Recent reviews on abundances derived from extragalactic H II regions are those by Shields (1990) and Dinerstein (1990). Sets of photoionization models that can be used for the study of extragalactic H II regions have been presented by Stasinska (1990) and Gruenwald & Viegas (1992).
As for PN and galactic H II regions there is plenty of evidence for the presence of mechanical energy input in addition to photoionization in giant extragalactic H II regions.
Many giant H II regions show line profiles that indicate supersonic velocities (e.g. Meaburn 1984; Iye, Ulrich & Peimbert 1987; Castañeda, Vilchez & Copetti 1990a, b). Moreover probably all giant extragalactic H II regions present supersonic velocities since Chu and Kennicutt (1994) find that all the LMC H II regions observed by them -30- present supersonic velocity dispersions; the most spectacular structures in 30 Doradus are several fast expandind shells which according to them appear to be produced, at least partially, by SNR. These supersonic velocities should be produced by stellar activity inside H II regions.
There are plenty of arguments in favor of exploding supernovae inside H II regions and of winds produced by O stars and WR stars. Five out of eleven known supernovae of Type Ib exploded in H II regions (Wheeler, Harkness & Capellaro 1987). Five out of eight oxygen-rich supernova remnants are found inside H II regions (van den Bergh 1988). Peimbert, Sarmiento & Fierro (1991) estimate that half of the O stars will explode as SN inside H II regions. Rosa & Mathis (1987) have found an O/H rich region inside 30 Doradus that they attribute to mass loss from a massive star inside the nebula.
The difficulty of measuring I( 4363) (or any other direct temperature indicator) led Pagel et al. (1979) to propose an empirical method based on the ratio of the nebular oxygen lines to H, R23 ([O II] 3727 + [O III] 4959, 5007) / H, to determine Te and the O/H ratio. There are significant differences between the calibration of Pagel's method to determine O/H ratios for extragalactic H II regions based on models (McCall, Rybski & Shields 1985; Dopita & Evans 1986; McGaugh 1991) and the calibrations based on observations (Edmunds & Pagel 1984; Torres-Peimbert et al. 1989). The differences are in the 0.2 dex to 0.4 dex range and could be mainly due to the presence of temperature inhomogeneities over the observed volume (Campbell 1988; Torres-Peimbert et al. 1989; McGaugh 1991). While the calibration based on models adjusts the observed R23 values with those derived from photoionization models (with < t2 > ~ 0.005), the calibration based on observations adjusts the observed R23 values with the abundances derived from Te(4363/5007) under the assumption that t2 = 0.00. Peimbert et al. (1991) have found that by adding a supernova remnant to an H II region ionized by 100 O stars the ([O III] 4363) / H ratio varies by a large factor while the R23 ratio is almost unaffected. From this result it follows that in the presence of shock waves Pagel's method is an excellent tool to derive the O/H ratio as long as it is calibrated with the R23 ratio predicted by photoionization models and not with the observed Te(4363/5007) value under the assumption that t2 = 0.00.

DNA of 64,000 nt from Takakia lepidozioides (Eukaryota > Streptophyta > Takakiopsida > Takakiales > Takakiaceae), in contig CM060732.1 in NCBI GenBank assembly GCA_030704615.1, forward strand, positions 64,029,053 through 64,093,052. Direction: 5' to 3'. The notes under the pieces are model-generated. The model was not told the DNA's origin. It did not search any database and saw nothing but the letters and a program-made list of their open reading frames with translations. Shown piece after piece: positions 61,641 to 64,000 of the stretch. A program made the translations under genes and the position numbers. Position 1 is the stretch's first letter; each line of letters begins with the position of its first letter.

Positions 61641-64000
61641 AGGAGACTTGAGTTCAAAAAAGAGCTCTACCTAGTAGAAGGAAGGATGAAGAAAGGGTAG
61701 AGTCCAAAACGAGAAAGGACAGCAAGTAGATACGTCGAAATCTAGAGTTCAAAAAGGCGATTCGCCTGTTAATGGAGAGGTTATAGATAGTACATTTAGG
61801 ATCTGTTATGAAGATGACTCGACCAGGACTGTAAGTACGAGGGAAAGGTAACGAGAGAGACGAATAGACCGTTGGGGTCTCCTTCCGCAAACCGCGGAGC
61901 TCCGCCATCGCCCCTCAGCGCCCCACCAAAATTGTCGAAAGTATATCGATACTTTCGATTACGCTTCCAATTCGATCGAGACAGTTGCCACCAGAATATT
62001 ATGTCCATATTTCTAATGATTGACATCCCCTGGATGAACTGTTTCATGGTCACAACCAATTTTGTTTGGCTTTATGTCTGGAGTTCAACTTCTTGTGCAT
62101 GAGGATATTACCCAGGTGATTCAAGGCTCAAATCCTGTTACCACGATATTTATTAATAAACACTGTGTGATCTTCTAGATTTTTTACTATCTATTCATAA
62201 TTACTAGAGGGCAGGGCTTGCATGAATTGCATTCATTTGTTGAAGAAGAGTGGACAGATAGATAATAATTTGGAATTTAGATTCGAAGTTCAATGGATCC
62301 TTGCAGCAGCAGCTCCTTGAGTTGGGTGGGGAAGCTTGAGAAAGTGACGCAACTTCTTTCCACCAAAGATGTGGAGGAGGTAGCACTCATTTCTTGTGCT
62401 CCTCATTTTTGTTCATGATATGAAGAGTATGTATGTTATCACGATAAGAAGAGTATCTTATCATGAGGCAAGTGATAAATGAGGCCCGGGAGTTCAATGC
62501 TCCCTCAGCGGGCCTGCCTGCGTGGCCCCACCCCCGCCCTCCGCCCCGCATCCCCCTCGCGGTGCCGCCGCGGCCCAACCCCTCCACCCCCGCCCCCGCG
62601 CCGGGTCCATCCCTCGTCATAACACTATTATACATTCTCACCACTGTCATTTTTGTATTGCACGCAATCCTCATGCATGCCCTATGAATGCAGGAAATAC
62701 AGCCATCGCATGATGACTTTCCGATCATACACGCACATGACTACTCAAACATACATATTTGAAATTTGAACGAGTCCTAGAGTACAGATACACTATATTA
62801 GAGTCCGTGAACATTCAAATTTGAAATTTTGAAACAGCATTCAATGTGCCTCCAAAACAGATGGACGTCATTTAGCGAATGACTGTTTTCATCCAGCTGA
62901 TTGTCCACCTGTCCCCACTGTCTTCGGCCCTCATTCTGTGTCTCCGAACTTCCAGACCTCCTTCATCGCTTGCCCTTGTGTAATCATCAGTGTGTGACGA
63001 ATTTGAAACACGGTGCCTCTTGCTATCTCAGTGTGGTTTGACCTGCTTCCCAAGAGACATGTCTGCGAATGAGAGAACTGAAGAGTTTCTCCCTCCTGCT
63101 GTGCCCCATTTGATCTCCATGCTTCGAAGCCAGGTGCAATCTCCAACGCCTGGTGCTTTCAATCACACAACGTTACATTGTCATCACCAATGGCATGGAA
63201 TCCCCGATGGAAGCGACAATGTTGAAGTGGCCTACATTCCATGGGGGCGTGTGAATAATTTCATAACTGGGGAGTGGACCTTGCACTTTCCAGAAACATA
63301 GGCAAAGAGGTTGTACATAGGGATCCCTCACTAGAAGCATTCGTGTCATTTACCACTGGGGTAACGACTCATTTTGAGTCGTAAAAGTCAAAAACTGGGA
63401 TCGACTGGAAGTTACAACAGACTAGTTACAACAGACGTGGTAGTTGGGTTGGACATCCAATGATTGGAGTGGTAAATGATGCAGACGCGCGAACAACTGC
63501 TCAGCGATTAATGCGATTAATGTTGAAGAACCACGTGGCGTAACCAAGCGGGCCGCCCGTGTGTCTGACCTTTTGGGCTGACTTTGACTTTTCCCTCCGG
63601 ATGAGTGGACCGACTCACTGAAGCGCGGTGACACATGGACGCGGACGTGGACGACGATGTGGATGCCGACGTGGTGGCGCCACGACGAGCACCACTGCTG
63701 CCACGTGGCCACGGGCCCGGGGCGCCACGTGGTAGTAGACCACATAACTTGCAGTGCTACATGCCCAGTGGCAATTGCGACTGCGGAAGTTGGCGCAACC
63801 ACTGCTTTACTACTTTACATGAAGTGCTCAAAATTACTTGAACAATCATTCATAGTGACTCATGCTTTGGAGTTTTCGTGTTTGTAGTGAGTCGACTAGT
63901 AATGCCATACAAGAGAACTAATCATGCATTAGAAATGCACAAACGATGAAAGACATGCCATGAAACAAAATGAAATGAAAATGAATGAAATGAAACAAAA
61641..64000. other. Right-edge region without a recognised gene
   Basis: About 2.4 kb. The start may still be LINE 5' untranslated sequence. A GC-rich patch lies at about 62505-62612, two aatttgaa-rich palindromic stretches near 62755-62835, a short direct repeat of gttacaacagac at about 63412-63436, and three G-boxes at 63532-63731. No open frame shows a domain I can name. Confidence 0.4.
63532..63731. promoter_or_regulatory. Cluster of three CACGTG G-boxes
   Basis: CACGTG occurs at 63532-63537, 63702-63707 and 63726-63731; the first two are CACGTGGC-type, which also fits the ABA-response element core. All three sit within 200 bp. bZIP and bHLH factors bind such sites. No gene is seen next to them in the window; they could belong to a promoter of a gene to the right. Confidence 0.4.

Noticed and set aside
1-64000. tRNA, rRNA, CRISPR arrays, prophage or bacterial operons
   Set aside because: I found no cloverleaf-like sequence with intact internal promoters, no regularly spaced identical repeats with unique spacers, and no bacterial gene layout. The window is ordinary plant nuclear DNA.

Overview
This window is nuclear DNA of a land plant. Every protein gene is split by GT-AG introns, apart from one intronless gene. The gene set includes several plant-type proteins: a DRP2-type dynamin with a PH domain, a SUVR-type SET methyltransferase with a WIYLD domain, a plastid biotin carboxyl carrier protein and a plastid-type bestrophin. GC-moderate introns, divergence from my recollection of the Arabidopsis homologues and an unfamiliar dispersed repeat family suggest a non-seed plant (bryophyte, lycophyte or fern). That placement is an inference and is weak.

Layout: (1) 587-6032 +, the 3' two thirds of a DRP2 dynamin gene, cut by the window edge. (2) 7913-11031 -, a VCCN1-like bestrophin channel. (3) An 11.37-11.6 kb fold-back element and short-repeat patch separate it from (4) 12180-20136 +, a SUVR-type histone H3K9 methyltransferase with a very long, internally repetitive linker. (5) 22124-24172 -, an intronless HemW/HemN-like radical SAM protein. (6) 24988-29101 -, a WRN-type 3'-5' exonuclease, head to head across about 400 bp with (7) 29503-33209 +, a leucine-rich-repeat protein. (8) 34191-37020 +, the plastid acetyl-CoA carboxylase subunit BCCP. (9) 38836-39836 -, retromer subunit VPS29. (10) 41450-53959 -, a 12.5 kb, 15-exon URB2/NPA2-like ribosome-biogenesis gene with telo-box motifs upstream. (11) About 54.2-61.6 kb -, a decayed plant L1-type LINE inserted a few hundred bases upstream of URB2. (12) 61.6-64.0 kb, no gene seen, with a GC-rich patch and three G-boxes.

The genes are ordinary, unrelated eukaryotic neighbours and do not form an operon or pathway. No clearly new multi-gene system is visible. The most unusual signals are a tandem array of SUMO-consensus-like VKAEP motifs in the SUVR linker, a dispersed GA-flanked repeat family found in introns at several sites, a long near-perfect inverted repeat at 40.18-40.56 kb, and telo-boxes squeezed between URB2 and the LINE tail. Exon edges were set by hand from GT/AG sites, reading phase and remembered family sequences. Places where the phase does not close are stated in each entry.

Pagel et al. (1992), based on abundances derived from Te(4363/5007) under the assumption that t2 = 0.00, found that H II regions with WR features show a larger scatter in the N versus Y diagram than those without WR features, they suggested that the scatter could be due to Y and N selfenrichment. Esteban and Peimbert (1995) from modelling the chemical evolution of H II regions due to selfenrichment, based on the stellar evolution modls by Maeder (1992), find that the Y and N enrichment produce displacements in the N versus Y diagram that are parallel to the fit, obtained by Pagel et al., for the H II regions without WR features. Esteban & Peimbert suggest that the Y and N overabundances might be illusory and could be due to higher t2 values than for H II regions without WR features.
From a selected group of well observed H II regions, where those with WR features were omitted, Pagel et al. (1992) found Y / O = 10.2 ± 3.5 by assuming that: a) t2 = 0.00, b) no O trapped in dust grains and c) no deviations from case B of the hydrogen lines. Pagel et al. recomended a Y / O ~ 6.7 by considering: a) an increase of 0.04 dex due to t2 0.00, b) 0.08 dex of O trapped in dust grains and c) possible deviations of the H lines from case B for the metal richer H II regions.